Finger Millet (Eleusine coracana) Fodder Yield Potential and Nutritive Value under Different Levels of Phosphorus in Rainfed Conditions uri icon

abstract

  • Scarcity of fodder is the major limiting factor for increasing livestock production in Kenya. With rising energy costs and declining water levels in the semi-arid tropics and sub-tropics, crops that use less water like finger millet could become an alternate fodder crop. The fodder potential of three finger millet varieties (U-15, P-224 and a local check) were evaluated under four P fertilizer levels (0, 12.5, 25 and 37.5 kg ha-1 P2O5) at three sites in Kenya for two cropping seasons. The trials were laid in randomized complete block design in factorial arrangement and replicated three times. A maximum of 28,189 kg ha-1 fresh stover yield was realized in the 25 kg ha-1 P2O5 treatment and consequently 11,616 kg ha-1 dry stover yield. The 25 kg ha-1 rate elicited the highest fresh stover yield at Kakamega and Alupe for both seasons while at Kiboko a linear increase was observed on the stover yield with increasing rates where the highest rate had more than 15% yield compared to the control. The varieties also showed significant differences in all the sites with the local variety, Ikhulule, showing the highest fresh and dry stover yield at Kakamega and Alupe peaking at 28,852 and 12,826 kg ha-1 fresh and dry stover yields respectively. Interactions between variety and phosphorus rates were revealed on the crude protein content of the finger millet stover. At Kiboko, the highest crude protein (11.0%) on varieties P-224 and U-15 was exhibited at the highest rate while on the local variety, Ekalakala, the highest protein (10.9%) was realized at the 25 kg ha-1 P2O5. At Kakamega and Alupe, the highest protein was observed on the local variety, Ikhulule at 12.5 kg ha-1 P2O5 rate with variety P-224 and U-15 showing the highest at the 25 and 37.5 kg ha-1 P2O5 respectively. Therefore, finger millet can provide a unique opportunity to improve the availability of fodder to smallholder livestock farmers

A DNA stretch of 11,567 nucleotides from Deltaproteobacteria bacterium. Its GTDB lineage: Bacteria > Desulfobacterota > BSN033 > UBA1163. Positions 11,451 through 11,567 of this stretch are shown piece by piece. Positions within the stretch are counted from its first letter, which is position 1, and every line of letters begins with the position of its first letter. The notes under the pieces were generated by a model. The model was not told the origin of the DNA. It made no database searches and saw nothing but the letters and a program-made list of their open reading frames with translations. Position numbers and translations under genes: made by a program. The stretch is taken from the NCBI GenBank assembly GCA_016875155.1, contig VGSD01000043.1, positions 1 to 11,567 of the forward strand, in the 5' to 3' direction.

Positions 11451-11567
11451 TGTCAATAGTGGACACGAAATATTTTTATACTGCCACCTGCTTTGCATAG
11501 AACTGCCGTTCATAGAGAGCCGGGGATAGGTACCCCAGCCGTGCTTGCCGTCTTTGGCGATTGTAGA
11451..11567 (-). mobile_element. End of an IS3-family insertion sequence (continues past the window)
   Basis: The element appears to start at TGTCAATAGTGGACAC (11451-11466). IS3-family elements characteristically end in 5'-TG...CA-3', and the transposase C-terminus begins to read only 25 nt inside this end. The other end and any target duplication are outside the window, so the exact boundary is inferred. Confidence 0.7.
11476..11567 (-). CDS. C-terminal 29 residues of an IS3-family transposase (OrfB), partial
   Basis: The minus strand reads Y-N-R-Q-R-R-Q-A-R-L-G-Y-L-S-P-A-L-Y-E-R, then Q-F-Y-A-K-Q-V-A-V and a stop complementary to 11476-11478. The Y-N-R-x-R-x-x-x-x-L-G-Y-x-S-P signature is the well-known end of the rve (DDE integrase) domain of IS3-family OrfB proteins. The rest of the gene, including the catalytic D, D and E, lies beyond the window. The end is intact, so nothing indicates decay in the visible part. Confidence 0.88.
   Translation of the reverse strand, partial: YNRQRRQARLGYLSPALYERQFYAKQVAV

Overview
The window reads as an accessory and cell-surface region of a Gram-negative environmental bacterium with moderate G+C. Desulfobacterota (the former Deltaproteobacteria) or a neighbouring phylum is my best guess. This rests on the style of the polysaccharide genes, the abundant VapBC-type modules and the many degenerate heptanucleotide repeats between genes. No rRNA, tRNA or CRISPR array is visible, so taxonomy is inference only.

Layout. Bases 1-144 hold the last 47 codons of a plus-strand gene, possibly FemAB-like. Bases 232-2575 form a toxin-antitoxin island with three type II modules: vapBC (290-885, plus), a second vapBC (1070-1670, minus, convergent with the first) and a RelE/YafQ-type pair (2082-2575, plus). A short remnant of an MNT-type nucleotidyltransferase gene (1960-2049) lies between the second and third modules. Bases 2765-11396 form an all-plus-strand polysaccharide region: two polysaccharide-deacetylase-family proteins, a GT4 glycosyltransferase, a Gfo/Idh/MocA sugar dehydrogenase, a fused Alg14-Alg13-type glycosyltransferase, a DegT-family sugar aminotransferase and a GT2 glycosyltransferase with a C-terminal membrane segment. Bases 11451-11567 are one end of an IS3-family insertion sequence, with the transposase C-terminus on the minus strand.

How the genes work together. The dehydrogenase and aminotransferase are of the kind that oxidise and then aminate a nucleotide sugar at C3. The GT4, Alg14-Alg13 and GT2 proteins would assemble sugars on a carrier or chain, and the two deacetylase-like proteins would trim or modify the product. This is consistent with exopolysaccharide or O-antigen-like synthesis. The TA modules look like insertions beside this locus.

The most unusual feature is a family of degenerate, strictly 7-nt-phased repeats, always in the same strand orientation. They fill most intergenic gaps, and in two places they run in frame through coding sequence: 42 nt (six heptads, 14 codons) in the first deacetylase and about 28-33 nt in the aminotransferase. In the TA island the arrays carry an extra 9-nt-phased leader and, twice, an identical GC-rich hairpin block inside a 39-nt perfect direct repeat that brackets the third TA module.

publication date

  • 2017